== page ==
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LFES had a 65% more beneficial effect than ACT recovery (Table 1).

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Blood analyses

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For the Post 12 min and 15 min time points of recovery, the [BLa-] was, very likely and almost certain

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(97/2/1% and 99/1/0% respectively) lower in the ACT condition compared with the PAS recovery

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with a standardized difference considered as ‘large’ (Fig. 3). At Post 15 min, the change in [BLa-]

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was likely lower in the LFES compared with PAS (86/11/3%) with a standardized difference

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considered as ‘moderate’. There was a very likely difference in [BLa-] between LFES and ACT with

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lower values in ACT compared to LFES at Post 12 min and Post 15 min with a standardized

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difference considered as ‘large’.

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From the 3rd minute to the end of the recovery, pH and HCO3- values were very likely or almost

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certainly higher in the LFES and ACT compared to PAS with a standardized difference considered as

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‘large’. Except for a very likely difference in pH between LFES and ACT at Post 3 min, there were

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no clear differences for the subsequent measures nor in HCO3- values.

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HR, VO2 and %TSI

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Figure 4 displays the HR, VO2 and % TSI responses during the three post-recovery intervention

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periods. Mean HR and VO2 during recovery were almost certainly lower in PAS and LFES conditions

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compared to ACT condition. Mean %TSI was almost certainly higher in ACT compared to LFES and

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PAS. Possible or unclear differences were observed for mean VO2 and % TSI between LFES and PAS

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recoveries. Mean HR was likely lower in LFES compared to PAS but difference between recoveries

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was ‘small’ (ES = - 0.47).

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RPE and Perception recovery

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There were no clear differences between the examined conditions on RPE measured at the end of the

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two YYIR2 tests (YYIR2 #1: PAS:17.6 ± 1.5, ACT: 17.9 ± 1.2, LFES: 17.7 ± 1.1; YYIR2#2:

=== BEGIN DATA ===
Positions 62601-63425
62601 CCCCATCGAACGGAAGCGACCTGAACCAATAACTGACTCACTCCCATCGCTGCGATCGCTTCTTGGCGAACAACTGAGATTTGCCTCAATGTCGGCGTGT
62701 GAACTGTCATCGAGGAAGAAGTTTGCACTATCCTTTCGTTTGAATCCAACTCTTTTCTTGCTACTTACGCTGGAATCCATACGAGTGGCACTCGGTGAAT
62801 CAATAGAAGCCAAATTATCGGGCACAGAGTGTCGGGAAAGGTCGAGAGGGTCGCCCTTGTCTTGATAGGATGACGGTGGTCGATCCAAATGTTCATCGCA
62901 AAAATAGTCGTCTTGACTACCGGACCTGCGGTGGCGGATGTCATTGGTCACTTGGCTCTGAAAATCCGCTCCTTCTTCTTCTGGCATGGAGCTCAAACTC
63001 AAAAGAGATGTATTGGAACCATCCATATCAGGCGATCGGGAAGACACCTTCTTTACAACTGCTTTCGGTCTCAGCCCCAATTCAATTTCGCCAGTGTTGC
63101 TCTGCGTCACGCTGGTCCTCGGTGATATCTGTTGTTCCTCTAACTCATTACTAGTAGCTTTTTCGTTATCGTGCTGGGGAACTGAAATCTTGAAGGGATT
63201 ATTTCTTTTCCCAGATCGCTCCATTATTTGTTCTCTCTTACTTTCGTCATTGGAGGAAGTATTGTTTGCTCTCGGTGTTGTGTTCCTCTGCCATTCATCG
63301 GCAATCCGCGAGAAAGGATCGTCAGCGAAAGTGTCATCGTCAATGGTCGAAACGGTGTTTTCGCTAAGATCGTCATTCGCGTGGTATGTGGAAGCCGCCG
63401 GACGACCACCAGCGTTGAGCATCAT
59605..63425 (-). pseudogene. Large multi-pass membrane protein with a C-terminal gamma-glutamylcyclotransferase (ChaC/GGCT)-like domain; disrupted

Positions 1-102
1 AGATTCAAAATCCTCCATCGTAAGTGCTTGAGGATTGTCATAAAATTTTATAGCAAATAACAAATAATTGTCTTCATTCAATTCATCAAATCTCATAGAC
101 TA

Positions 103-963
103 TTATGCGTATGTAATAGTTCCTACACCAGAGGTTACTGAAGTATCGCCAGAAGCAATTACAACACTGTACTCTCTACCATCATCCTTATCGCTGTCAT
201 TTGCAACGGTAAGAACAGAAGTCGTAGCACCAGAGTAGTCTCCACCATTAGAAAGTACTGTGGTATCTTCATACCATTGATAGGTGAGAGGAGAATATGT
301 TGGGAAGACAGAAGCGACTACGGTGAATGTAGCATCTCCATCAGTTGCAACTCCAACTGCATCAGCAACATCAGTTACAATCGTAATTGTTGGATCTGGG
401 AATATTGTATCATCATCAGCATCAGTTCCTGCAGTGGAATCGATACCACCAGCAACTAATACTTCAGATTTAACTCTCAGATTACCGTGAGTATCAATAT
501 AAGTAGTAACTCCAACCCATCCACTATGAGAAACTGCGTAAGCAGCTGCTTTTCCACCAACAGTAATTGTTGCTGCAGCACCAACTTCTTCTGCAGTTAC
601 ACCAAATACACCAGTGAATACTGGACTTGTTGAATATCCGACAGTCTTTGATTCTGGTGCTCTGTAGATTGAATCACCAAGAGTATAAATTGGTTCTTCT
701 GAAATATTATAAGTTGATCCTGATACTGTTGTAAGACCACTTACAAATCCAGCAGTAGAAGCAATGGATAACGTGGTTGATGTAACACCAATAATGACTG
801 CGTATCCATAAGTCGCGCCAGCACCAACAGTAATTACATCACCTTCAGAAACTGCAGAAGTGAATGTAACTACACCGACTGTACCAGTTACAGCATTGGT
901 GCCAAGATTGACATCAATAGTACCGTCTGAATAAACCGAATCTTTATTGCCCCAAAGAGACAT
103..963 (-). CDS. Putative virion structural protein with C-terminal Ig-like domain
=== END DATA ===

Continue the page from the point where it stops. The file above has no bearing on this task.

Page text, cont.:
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PAS:17.7 ± 1.9, ACT: 17.9 ± 1.3, LFES: 17.8 ± 1.1). Recovery perception was almost certainly

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higher in the ACT and LFES conditions compared with the PAS recovery, with a standardized

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difference considered as ‘large’ (Table 1).

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Discussion

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The objective of this study was to test how low frequency electrical stimulation of the calf muscles

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affects recovery indices compared to two other commonly used recovery methods (ACT, PAS). The

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tests used assessed predominantly anaerobic performance after short-term (15 min) recovery, and the

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kinetics of blood markers. The results show that LFES and ACT recoveries are beneficial for running

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shuttle performance recovery compared to PAS recovery. ACT and LFES recovery methods also

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speed the return to initial pH values, blood lactate and bicarbonate concentrations compared to PAS

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recovery with the greatest rate of clearance for the ACT group. Finally, LFES and PAS recoveries

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were revealed to substantially decrease heart rate, VO2 and %TSI compared to ACT recovery.

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Compared with passive and active recoveries, the LFES intervention substantially influenced the

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recovery of a shuttle run performance test after a short recovery period (15 min). We reported an

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improved performance maintenance with LFES (-1.8%) than ACT (-7.6%) and PAS (-15.9%)

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recoveries. To our knowledge, and according to a recent review (Babault et al. 2011), only one

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previous study showed a positive effect of LFES on performance recovery (Bieuzen et al. 2012) but

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was unable to provide physiological or biological results to support the observed results. Indeed, few

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studies have investigated repeated maximal exercise performance after a short recovery period (

Positive effect of specific low-frequency electrical stimulation during short-term recovery on subsequent high-intensity exercise.

The objective of this study was to test how low-frequency electrical stimulation (LFES; Veinoplus Sport (AdRem Technology, Paris, France)) of the calf...